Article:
We all know that the start point for measurement is defining what you are trying to achieve.
Next you look at your critical success factors or contributors to achieving the result that you want.
This is then likely to be followed by a serious of detailed measures.
So far so good.
Or is it?
In the majority of organisations people play a significant role in achieving results. Outside of the appraisal processes, what measurement do you have in pace.
If you think about it the biggest limiting factor on people is time.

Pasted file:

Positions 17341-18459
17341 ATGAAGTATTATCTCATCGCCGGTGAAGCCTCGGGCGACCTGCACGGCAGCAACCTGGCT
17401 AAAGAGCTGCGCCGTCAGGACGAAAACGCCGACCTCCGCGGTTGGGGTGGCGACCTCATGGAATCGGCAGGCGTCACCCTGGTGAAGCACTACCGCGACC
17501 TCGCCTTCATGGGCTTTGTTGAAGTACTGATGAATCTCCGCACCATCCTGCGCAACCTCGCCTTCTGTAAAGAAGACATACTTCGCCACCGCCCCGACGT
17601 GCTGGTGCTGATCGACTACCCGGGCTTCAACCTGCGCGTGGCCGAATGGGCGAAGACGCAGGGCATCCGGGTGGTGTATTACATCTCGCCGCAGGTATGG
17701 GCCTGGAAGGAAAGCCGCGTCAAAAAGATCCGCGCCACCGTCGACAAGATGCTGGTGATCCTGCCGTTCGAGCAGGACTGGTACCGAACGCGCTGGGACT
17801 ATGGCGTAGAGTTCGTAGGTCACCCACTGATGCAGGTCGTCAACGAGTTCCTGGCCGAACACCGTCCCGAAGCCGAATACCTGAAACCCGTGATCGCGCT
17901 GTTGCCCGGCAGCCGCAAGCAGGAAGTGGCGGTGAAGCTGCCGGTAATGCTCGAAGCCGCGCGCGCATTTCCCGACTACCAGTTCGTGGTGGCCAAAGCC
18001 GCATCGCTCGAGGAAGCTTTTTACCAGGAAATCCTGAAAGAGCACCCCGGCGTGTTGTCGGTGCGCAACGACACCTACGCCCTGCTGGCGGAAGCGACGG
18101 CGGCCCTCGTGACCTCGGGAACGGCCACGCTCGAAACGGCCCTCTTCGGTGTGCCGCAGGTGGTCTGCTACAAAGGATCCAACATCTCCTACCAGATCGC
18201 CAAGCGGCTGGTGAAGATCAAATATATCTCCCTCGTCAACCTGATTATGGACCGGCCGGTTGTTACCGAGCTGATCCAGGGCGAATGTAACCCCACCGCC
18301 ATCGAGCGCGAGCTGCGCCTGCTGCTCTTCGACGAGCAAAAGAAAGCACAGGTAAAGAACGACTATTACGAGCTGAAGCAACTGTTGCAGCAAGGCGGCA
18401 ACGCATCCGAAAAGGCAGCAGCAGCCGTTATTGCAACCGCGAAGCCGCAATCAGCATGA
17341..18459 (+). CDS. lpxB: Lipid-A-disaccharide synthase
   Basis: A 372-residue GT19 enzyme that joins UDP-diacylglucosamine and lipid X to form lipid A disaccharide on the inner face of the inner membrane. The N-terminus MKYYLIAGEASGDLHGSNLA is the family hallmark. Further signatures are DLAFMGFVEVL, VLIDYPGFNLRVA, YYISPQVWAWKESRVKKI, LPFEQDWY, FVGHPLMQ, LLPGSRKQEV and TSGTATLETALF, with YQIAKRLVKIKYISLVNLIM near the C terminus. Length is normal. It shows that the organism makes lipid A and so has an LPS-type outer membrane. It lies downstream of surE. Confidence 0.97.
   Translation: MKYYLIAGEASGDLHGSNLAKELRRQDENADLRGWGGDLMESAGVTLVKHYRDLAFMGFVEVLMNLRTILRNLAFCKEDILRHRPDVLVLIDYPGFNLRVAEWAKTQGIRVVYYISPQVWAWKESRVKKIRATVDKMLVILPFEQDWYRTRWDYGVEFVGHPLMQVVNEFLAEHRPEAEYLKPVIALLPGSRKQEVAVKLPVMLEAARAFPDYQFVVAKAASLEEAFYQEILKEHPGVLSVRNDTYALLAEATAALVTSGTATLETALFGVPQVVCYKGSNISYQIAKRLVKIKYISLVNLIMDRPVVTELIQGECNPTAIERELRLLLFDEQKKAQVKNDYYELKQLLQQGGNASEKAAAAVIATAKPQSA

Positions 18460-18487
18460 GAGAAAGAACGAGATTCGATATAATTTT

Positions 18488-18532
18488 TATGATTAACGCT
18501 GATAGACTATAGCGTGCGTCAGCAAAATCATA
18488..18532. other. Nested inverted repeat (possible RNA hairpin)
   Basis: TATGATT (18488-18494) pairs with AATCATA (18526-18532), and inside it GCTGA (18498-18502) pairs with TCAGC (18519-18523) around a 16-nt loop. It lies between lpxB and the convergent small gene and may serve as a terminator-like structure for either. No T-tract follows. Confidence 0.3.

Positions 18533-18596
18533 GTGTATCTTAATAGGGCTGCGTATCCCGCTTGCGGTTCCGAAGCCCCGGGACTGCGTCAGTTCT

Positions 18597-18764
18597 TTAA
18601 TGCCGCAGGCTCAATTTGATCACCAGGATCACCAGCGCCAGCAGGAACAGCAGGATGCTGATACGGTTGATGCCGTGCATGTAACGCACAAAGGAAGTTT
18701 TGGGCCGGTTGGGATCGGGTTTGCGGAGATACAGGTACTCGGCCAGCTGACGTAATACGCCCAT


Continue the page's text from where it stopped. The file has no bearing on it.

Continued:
Unlike a computer or a piece of machinery you can’t buy an upgrade on time.
Every one of us has the same allocation each day.
So in view of this, how rigorous are you at measuring where time is invested and the return on that investment.
When I worked in the NHS, meetings were a significant part of the day for many people, especially those in non clinical roles.
While there might well have been periodic reviews of what meetings should carry on or be discontinued, there was no systematic measurement of the ROI from meetings.
So what opportunities might measuring the ROI on people’s time have on the results achieved and use of resources?
Duncan Brodie works with the NHS in the areas of leadership, change and improvement.